While I'm rambling on, keep in mind that some author's tire of their stories and want to wrap them up.  Some have wrapped them up despite the cries for more from their readers.  Aren't they losing money by not continuing the story?

Just because your world revolves around the money that other people make, does not mean that their world revolves around your desires.

Here you go, shameless plug:  BUY MY BOOK!  Blood of Two: Book One in the Drums of Rallinwar series.  Available where you buy your ebooks and you can even find it in paperback on Amazon (do a search for C. Hollis Gunter).  Buy it, rate it, review it, and if nothing else, I hope you enjoy it.  However long the series is.

Thursday, January 10, 2013

Characters v. Outline

One topic that makes its rounds a couple of times a year on workshop forums is the outline.  Some writer's will create an outline for their story, a hiking trail if you will, while other's preach the evil's of such organization.  Reader's would likely be surprised about the arguments that ensue among authors about this singular tool.  I have even listened to lectures where the speaker claims that a novel sans outline is destined for failure.

To both arguments, I say whatever.

After my novels have been written in my head, an outline is created.  By no stretch of the imagination is the outline a concrete entity.  It can't be, at least for my writing style.  It's begins as a basic outline; a beginning, the outhouse orcs, and an end.  As developement progresses, the outline maps out each chapter in a general sense.  But, like any map, there are places along the road that just aren't shown and you discover them along the way.  And don't forget the occasional flat tire and blown fuel pump that can cause a delay in your journey.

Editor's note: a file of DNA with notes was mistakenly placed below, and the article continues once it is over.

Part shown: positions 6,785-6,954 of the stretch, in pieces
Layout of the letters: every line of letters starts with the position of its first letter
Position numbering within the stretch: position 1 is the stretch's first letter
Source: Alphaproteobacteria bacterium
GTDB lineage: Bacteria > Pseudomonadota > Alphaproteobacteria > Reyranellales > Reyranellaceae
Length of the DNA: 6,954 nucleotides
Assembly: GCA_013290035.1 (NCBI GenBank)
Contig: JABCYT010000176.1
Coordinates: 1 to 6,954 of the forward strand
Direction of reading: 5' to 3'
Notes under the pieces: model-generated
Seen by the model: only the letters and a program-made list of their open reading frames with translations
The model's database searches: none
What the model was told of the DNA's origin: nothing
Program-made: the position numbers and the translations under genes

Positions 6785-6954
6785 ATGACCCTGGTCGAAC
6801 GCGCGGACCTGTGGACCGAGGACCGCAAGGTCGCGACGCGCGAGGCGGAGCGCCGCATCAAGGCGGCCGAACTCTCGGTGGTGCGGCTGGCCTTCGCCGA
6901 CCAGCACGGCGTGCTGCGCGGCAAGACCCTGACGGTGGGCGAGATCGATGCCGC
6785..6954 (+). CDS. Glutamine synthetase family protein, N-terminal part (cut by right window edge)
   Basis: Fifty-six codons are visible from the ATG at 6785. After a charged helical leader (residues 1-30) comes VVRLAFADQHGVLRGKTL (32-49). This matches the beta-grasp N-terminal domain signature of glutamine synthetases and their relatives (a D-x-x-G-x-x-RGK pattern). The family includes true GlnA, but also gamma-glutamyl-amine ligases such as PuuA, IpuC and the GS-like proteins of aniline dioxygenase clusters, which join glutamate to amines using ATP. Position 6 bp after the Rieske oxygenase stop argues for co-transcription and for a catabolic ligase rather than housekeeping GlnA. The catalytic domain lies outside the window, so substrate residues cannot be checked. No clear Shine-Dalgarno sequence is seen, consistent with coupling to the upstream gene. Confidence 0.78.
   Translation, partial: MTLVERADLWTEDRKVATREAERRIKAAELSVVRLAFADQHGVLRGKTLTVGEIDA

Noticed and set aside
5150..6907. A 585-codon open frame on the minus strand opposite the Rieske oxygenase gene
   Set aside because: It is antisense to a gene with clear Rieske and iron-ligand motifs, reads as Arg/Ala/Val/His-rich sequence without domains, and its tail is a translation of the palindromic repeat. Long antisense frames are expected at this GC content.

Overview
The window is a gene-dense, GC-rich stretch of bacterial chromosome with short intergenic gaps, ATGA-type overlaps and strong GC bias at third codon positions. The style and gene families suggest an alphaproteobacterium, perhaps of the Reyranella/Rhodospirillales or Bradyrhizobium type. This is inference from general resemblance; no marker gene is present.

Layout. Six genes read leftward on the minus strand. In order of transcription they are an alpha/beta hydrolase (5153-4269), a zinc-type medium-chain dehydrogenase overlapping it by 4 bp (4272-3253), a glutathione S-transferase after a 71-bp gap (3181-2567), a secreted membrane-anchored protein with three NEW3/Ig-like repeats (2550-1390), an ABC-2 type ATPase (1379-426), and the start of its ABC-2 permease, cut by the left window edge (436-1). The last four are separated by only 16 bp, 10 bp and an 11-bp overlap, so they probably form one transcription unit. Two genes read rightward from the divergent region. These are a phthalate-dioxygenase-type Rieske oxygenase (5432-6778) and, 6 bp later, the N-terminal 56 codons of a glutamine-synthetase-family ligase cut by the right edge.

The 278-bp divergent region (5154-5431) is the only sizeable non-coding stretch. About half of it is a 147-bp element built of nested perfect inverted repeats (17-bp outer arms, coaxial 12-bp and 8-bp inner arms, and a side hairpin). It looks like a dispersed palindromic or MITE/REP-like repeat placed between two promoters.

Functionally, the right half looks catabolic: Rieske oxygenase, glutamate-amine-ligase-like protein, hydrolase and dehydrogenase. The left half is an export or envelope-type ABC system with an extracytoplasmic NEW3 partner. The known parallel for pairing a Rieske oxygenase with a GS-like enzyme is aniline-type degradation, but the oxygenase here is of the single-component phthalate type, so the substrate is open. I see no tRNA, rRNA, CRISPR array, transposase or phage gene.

Then there are those lousy, good-for-nothing, disobeying, free-will, hateful, outline trashing characters.

With my writing style, no outline is impervious to character intervention.  Aeldon, a character from the Drums of Rallinwar series, begins as a not-so-bad prince.  His qualities bring you to hate him and love him.  You want this guy to grow out of his hatred and become the good man that he is quite capable of becoming.  The outline for the follow-up to Blood of Two has Aeldon growing closer to the man we all want him to be.  The dirtbag just doesn't want to do it.

As much as I prod and pull him toward his good side, he resists.  He'll launch an inkpot across the room, punch someone in the face, and preach the virtues of keeping the elves and dwarves in their place.  There are times when I look up from the keyboard, I expect to see an inkstain on the wall, or on my outlline.

With almost every scene a character will bring cause to alter the outline.  An encounter in a city is scrubbed because somebody decides it's too dangerous to venture into it.  Another chapter has to be added because a character decides that someone needs to be thrown into the dungeon.

My outlines are organic.  They change as the manuscript is written and all of the changes are due to character's decisions.  In the war between characters and outlines, it is a stalemate.  Neither wins, they both adjust.

Shameless plug:  Blood of Two: Book One in the Drums of Rallinwar series by C. Hollis Gunter is available at most e-book outlets such as: Amazon, Barnes and Noble, iBooks, smashwords, Sony ebook store, Kobo books, and Diesel ebooks.  You can find the book by searching on their sites for Blood of Two, or C. Hollis Gunter.  Buy it, read it, rate it, review it.